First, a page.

The first beta of the .NET Framework arrived in 2000. As I look back at the decade following its unveiling, I cannot help but think of it as the first dark age of C++. Following on the success of Java, Microsoft likewise chose to distance itself from its strong roots in C and C++. The mighty developer division embraced managed code and worked tirelessly to build incredible tooling for C#. For a time the Visual C++ team tried to play catch-up with not one but two different language extensions for the Common Language Runtime (CLR), but they quickly realized that they were the unwelcome guest at the party. Thankfully, they returned to their roots in native code and so began the C++ renaissance championed by the likes of Charles Torre and others. This eventually culminated in amazing achievements such as the Concurrency Runtime, C++11 and dramatic improvements to the Visual C++ C Runtime (CRT) and Standard Template Library.
Just over ten years following the arrival of .NET, Microsoft announced Windows 8 and the new Windows Runtime. While .NET had arguably succeeded splendidly on the server, it always had an uneasy relationship to the Windows client mainly due to poor performance and the lack of a universal UI framework. With the advent of smaller devices, the operating system group decided to remedy the client problem by returning to the proven performance of C++ and the essentials of COM. The Windows Runtime would become the universal platform for not only the ultimate XAML implementation but also the entire Windows API.
At this point, any optimistic C++ programmer would be forgiven for thinking that the dark ages have passed and good times are ahead. Unfortunately, while the operating system group has embraced C++, the developer division remains largely unchanged. The CLR was retrofitted with support for the Windows Runtime. This is beyond ironic since .NET was specifically designed as a departure from COM with an incompatible vtable model. Performance isn’t great despite the fact that the Windows Runtime does make a number of concessions for the CLR, but at least most of the heavy lifting is now done by the operating system so C# code gets a pass.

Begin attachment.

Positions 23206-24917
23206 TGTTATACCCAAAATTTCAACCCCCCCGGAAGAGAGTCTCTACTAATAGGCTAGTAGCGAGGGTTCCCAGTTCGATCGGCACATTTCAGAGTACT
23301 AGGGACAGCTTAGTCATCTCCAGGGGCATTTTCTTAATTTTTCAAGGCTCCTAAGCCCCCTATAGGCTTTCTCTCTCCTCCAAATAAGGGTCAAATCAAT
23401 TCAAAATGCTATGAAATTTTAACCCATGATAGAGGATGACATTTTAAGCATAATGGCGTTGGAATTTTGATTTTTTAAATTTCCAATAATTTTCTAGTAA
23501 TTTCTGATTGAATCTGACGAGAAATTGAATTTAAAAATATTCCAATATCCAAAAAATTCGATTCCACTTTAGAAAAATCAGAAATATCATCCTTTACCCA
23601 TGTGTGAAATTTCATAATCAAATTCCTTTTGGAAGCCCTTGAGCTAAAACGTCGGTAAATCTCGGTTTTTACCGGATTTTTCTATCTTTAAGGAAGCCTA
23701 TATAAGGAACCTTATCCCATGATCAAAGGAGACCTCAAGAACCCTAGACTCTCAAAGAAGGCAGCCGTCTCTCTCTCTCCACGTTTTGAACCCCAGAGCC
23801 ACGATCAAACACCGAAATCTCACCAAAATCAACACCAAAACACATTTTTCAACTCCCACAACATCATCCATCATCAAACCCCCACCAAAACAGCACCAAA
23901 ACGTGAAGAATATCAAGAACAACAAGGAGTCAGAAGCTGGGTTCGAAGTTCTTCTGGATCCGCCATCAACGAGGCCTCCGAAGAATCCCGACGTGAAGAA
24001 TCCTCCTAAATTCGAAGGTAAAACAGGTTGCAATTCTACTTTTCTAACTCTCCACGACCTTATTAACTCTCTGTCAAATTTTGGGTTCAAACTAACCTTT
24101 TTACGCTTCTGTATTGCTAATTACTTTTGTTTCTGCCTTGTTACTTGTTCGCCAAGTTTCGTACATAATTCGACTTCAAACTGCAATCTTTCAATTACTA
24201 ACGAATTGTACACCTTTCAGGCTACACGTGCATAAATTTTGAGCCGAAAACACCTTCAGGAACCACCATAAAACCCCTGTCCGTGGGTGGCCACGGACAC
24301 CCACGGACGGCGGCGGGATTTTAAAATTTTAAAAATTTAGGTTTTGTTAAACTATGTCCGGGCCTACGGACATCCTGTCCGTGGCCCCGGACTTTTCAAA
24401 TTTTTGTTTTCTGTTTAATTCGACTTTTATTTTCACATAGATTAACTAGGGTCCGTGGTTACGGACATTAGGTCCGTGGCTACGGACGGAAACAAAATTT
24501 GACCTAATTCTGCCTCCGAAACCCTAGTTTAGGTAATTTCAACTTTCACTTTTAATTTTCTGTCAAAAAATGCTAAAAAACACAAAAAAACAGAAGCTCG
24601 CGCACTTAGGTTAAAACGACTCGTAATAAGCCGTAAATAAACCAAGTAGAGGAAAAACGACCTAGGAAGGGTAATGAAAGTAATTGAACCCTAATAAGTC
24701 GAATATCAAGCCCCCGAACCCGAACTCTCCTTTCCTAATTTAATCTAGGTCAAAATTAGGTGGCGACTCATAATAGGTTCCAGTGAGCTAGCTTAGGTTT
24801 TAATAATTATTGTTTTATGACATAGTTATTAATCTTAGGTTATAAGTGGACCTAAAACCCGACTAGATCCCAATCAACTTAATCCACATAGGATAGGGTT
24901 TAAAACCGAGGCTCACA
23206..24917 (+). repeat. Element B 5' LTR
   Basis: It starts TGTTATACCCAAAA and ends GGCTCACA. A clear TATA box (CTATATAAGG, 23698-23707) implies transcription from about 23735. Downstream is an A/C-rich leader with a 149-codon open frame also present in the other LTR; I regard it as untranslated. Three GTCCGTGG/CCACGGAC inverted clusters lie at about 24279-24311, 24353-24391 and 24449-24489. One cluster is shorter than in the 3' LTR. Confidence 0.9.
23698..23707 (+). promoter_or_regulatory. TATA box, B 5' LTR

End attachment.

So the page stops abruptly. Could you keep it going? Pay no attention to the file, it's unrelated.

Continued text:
While the operating system group has embraced C++, the developer division continues to champion C# as the tool of choice and the Visual C++ team continues to focus on standards compliance and more recently cross-platform development. Little has been done to support the Windows Runtime, certainly nothing that has captured the hearts and minds of C++ developers. C++/CLI was dusted off – a language extension designed for a garbage-collected runtime – and now offers an unnecessarily complex way to work with the Windows Runtime that makes no sense for COM. C++ is a language for library developers. The library developer’s job may not be a simple one, but you certainly have the tools at your disposal to do some amazing things. So when you hit some feature that isn’t directly supported by the language, then you write a library – you don’t go and invent a new language or write a set of language extensions. Prior to C++11 you could be forgiven for thinking in that way, but not now.
Microsoft desperately needs an infusion of modern C++ for Windows. The Universal Windows Platform built on the Windows Runtime is the ideal environment for C++ to thrive. What is missing is the determination to make it happen. Modern C++ for the Windows Runtime is the jumpstart that the Windows platform needs but it cannot happen without the support of both the operating system group and the developer division.
Jim Radigan has done some incredible work bringing code written for Android and iOS apps to Windows. Now we need to bring modern C++ to Windows as well. The C++ community is stronger than ever and forging ahead with incredible innovations to the C++ language and standard libraries. Will Windows be part of this new C++ renaissance or will this be another dark age for C++ programmers on the Windows platform?